Cover image for Rosa Parks
Title:
Rosa Parks
Author:
Greenfield, Eloise.
Personal Author:
Edition:
Newly illustrations edition.
Publication Information:
New York : HarperCollins Publishers, [1995]
Physical Description:
41 pages : illustrations ; 21 cm
Summary:
A biography of a woman whose actions led to the desegregation of buses in Montgomery, Alabama, in the 1960s and who was an important figure in the early days of the civil rights movement.
Language:
English
Reading Level:
600 Lexile.
Program Information:
Accelerated Reader AR LG 4.0 0.5 14693.

Reading Counts RC 3-5 4.1 2 Quiz: 09842 Guided reading level: P.
Added Author:
ISBN:
9780060271107

9780064420259
Format :
Book

Available:*

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F334.M753 P3843 1995 Juvenile Non-Fiction Biography
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F334.M753 P3843 1995 Juvenile Non-Fiction Childrens Area-Black History
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F334.M753 P3843 1995 Juvenile Non-Fiction Central Closed Stacks
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F334.M753 P3843 1995 Juvenile Non-Fiction Biography
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F334.M753 P3843 1995 Juvenile Non-Fiction Biography
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Summary

Summary

When Rosa Parks was growing up in Montgomery, Alabama, she hated the unfair rules that black people had to live by -- like drinking out of special water fountains and riding in the back of the bus. Years later, Rosa Parks changed the lives of African Americans in Montgomery -- and all across America -- with one courageous act.On a December evening in 1956, Rosa Parks refused to give up her bus seat to a white passenger. She was arrested and put in jail. But Rosa Parks fought back, along with many other African Americans. After a long struggle, their heroic efforts launched the modern Civil Rights Movement. How could one quiet, gentle woman have started it all? This is her story.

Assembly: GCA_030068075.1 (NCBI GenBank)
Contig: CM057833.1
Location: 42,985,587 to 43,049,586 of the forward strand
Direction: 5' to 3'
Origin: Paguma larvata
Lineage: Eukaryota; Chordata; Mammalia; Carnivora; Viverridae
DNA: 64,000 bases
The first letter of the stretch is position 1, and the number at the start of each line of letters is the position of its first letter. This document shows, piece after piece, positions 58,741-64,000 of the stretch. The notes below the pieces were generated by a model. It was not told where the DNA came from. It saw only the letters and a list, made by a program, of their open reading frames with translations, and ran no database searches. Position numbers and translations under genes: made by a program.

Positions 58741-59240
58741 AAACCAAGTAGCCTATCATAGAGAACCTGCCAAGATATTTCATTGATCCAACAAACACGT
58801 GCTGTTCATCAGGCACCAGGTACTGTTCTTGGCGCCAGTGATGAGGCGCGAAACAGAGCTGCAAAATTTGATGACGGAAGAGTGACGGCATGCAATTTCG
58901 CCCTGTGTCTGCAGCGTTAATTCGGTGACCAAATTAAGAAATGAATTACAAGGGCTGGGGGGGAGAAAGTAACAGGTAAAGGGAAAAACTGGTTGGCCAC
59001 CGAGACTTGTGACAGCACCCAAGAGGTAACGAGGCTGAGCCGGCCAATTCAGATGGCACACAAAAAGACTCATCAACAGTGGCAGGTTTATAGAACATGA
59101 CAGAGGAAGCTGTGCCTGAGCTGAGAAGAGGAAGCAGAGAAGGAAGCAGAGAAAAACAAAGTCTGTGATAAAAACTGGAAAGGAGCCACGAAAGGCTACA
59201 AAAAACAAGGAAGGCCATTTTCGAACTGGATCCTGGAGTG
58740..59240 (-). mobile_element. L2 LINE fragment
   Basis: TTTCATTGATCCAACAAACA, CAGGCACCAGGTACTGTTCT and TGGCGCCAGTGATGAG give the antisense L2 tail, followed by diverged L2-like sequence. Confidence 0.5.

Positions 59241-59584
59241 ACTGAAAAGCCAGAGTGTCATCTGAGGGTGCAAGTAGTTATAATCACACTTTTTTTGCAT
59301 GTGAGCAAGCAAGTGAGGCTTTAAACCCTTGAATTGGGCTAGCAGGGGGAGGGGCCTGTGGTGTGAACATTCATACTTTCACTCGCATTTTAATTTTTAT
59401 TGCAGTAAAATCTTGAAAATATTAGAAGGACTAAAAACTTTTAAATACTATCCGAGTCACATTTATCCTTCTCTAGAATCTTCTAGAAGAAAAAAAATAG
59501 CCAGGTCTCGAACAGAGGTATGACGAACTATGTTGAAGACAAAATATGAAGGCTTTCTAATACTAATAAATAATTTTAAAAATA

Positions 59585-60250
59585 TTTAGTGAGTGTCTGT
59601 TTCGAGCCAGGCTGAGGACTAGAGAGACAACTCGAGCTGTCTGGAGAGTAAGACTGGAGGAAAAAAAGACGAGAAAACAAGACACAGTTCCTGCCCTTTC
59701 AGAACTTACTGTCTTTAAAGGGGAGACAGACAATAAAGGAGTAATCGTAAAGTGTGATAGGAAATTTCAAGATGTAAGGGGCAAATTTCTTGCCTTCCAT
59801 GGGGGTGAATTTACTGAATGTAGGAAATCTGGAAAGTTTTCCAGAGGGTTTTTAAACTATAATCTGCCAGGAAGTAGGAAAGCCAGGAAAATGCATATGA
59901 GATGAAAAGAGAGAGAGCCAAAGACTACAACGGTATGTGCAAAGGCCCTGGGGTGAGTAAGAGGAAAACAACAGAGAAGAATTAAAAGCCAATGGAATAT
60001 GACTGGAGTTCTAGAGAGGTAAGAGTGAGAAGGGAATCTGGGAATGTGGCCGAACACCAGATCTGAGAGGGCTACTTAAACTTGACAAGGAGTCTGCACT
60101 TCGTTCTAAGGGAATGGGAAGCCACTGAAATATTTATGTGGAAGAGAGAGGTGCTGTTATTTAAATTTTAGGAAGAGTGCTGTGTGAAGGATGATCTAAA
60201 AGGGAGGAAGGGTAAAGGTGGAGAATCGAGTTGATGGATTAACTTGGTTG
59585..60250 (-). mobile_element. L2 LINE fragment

Notable Children's Trade Book in Social Studies, 1975 (NCSS/CBC)


Winner of the 1974 Carter G. Woodson Award (NCSS)


Author Notes

Eloise Greenfield was born in Parmele, North Carolina, on May 17, 1929. While she was still an infant, her family moved to Washington, D.C., where she has lived ever since. Ms. Greenfield studied piano as a child and teenager, before getting a full time civil service job. Her decision to write came from a lack of books on African Americans. There were far too few books that told the truth about African-American people. Ms. Greenfield wanted to change that.

Greenfield has received many honors for her work, including the 1990 Recognition of Merit Award presented by the George G. Stone Center for Children's Books in Claremont, California for Honey, I Love; and an honorary degree from Wheelock College in Boston, Massachusetts. In addition to writing herself, Eloise Greenfield has found time to work with other writers. She headed the Adult Fiction and Children's Literature divisions of the D.C. Black Writers' Workshop (now defunct), a group whose goal was to encourage the writing and publishing of Africa-American literature. She has given free workshops on the writing of African-American literature for children, and, under grants from the D.C. Commission on the Arts and Humanities, has taught creative writing to elementary and junior high school students. Ms. Greenfield is also a member of the African-American Writers Guild.

Greenfield has also received the Award for Excellence in Poetry for Children, given by the National Council of Teachers of English. In 1999 she became a member of the National Literary Hall of Fame for Writers of African Descent. She has received the Coretta Scott King Award for Africa Dream, the Carter G. Woodson Award for Rosa Parks, and the Irma Simonton Black Award for She Come Bringing Me That Little Baby Girl. For many of her books, she has received Notable Book citations from the American Library Association, the National Council of Teachers of English, and the National Council for the Social Studies. Ms. Greenfield has received, for the body of her work, the 1993 Lifetime Achievement Award from Moonstone, Inc., Philadelphia; and the 1993 Children's Literature and Social Responsibility Award from the Boston Educators for Social Responsibility.

(Bowker Author Biography)